Wednesday, June 13, 2012

How Do Ya Bubble in Riding Bikes and Scaling Fences on This Here Standardized Test?

Anyone who has decided to homeschool has, as a result, tormented themselves with weighing the pros and cons, scouring books upon books on the subject, confessing to  friends and family, and bashing themselves over the head just wishing they could prognosticate the outcome.

It wasn't an overnight whim, in other words.

After prechool-homeschooling Aidyn, we sent him to public school kindergarten (mostly because I was full-time at my uni and working), but we kept a running dialogue about returning to homeschooling.

Ever since deciding (as in not signing him up for first grade at his previous school and instead enlisting at a home-based charter school), I've let some outside concerns trickle in.

The most common is what about socialization?

He did build a good circle of six-year-old pals there, and I worried about whether he'd be exposed to as many social situations.

But, as I've been worrying, he has spent his time (on most days from about noon  until we force him inside  to 8 o'clock) playing with the neighborhood kids, riding bikes and scooters, winding toy trains through self-paved dirt paths, "playing school" with the two little girls that frequent the area, having dance-offs, and bursting in the house every other hour for help solving a social gaffe.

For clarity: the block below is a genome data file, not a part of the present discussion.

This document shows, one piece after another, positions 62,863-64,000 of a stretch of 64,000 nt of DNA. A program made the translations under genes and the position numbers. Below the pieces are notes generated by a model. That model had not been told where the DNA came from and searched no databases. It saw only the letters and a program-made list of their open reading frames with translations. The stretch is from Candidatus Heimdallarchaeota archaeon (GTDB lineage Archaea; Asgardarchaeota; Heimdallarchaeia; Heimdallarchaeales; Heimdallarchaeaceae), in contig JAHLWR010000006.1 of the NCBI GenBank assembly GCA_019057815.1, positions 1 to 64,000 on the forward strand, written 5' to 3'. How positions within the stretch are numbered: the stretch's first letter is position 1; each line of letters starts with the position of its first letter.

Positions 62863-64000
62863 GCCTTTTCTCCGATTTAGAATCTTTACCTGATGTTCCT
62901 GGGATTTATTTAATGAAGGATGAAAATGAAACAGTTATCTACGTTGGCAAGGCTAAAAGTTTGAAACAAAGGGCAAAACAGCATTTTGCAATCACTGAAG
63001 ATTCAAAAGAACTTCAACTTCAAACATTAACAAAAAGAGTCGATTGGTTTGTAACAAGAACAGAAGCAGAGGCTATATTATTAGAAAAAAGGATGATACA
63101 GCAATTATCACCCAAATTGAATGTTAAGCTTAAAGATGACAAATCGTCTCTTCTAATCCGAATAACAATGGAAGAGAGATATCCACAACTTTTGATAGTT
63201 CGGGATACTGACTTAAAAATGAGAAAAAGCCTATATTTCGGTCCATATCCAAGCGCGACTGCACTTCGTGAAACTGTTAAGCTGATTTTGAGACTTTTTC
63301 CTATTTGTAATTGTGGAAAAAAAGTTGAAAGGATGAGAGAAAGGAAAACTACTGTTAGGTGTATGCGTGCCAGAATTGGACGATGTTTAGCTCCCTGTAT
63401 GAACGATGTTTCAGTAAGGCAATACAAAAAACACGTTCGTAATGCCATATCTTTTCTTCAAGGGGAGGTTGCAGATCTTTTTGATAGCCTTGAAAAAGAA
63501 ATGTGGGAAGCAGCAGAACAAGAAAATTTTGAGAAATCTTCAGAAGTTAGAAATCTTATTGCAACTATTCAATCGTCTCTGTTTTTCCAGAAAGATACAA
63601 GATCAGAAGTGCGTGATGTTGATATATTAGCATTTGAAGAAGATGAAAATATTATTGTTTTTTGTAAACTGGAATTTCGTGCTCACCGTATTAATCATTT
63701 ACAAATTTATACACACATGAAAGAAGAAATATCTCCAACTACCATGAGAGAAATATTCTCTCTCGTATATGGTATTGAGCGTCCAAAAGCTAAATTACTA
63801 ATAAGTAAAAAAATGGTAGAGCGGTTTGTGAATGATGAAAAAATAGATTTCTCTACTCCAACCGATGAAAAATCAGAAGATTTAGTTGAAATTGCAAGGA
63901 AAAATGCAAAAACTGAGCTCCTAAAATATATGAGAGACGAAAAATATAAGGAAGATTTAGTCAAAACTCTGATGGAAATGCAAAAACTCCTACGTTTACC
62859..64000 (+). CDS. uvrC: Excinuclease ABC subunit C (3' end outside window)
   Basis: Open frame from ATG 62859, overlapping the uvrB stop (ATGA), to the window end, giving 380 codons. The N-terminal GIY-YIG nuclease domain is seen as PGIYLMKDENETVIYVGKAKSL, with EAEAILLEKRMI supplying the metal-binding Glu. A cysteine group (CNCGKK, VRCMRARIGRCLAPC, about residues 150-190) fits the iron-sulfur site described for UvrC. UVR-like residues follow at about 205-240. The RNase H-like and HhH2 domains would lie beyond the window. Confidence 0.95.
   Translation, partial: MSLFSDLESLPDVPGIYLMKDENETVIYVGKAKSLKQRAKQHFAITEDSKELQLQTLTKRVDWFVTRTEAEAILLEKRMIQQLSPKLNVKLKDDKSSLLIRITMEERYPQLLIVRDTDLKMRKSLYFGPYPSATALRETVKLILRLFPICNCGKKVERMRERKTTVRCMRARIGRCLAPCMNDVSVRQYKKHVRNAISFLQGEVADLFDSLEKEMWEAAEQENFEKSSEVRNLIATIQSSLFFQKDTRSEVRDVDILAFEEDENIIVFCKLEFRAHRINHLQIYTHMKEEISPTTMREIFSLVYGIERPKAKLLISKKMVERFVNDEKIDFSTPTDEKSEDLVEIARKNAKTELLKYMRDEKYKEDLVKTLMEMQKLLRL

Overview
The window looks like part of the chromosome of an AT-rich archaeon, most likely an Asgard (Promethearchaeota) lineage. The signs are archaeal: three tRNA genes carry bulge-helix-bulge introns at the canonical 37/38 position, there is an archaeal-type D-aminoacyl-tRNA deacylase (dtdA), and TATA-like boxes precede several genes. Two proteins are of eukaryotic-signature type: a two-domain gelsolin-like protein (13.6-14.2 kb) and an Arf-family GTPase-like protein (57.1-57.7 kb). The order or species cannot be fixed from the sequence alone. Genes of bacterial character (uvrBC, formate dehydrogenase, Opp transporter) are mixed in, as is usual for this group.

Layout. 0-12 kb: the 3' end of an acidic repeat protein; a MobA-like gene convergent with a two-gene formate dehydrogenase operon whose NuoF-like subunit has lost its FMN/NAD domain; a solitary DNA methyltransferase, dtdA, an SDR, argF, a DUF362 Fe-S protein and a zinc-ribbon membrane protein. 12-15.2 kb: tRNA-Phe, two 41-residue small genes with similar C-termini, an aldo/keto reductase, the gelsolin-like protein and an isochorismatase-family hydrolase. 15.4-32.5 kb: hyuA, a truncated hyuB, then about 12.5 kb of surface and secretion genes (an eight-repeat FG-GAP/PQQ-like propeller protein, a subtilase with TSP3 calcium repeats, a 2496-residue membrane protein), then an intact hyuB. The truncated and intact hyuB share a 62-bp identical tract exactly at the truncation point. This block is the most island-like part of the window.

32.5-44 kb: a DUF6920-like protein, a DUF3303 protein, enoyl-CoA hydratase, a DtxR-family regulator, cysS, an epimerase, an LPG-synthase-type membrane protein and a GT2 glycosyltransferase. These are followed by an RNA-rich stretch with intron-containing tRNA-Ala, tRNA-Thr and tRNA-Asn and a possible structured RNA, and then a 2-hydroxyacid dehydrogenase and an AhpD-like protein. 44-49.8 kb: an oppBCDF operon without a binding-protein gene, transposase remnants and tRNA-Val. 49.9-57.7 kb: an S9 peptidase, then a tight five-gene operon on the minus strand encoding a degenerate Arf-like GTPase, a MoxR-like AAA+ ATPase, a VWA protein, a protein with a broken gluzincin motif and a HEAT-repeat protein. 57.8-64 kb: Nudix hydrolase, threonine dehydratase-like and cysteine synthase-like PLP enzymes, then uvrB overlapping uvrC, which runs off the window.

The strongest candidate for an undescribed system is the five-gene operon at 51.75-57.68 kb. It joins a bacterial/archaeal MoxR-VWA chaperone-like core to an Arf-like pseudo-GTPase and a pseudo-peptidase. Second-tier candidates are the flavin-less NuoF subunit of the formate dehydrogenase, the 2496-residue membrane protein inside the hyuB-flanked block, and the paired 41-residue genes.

And I feel silly.

Even the other day at work, someone asked about the ins and outs of this here charter school and the field trips they organize.

This coworker offered, "Well, at least he can socialize with other kids once in a while."


I think I've taught more social ettiquette in these few weeks of summer break than ever before, but it's a slippery slope. I don't want to be the orge of social reform. I want Aidyn to learn to handle squabbles and cooperative play on his own.

Around 4pm on many days, I see the abandoned chapter books on our coffee table and debate whether or not to call Aidyn in to read.

(As an aside, no one ever says, but what about ed-u-CA-tion?)

But I realize that, through play, he is learning so many things that I cannot quantify, measure, or bubble in on a standardized test. Through the course of these summer days, I see him learning about friendship, building common bonds, the development of physical skills (like scaling the fence and giving his mother a heart attach. I'm better now), negotiation, and delving into a land of make-believe.

I've also learned that, most importantly, I need to just chill out.

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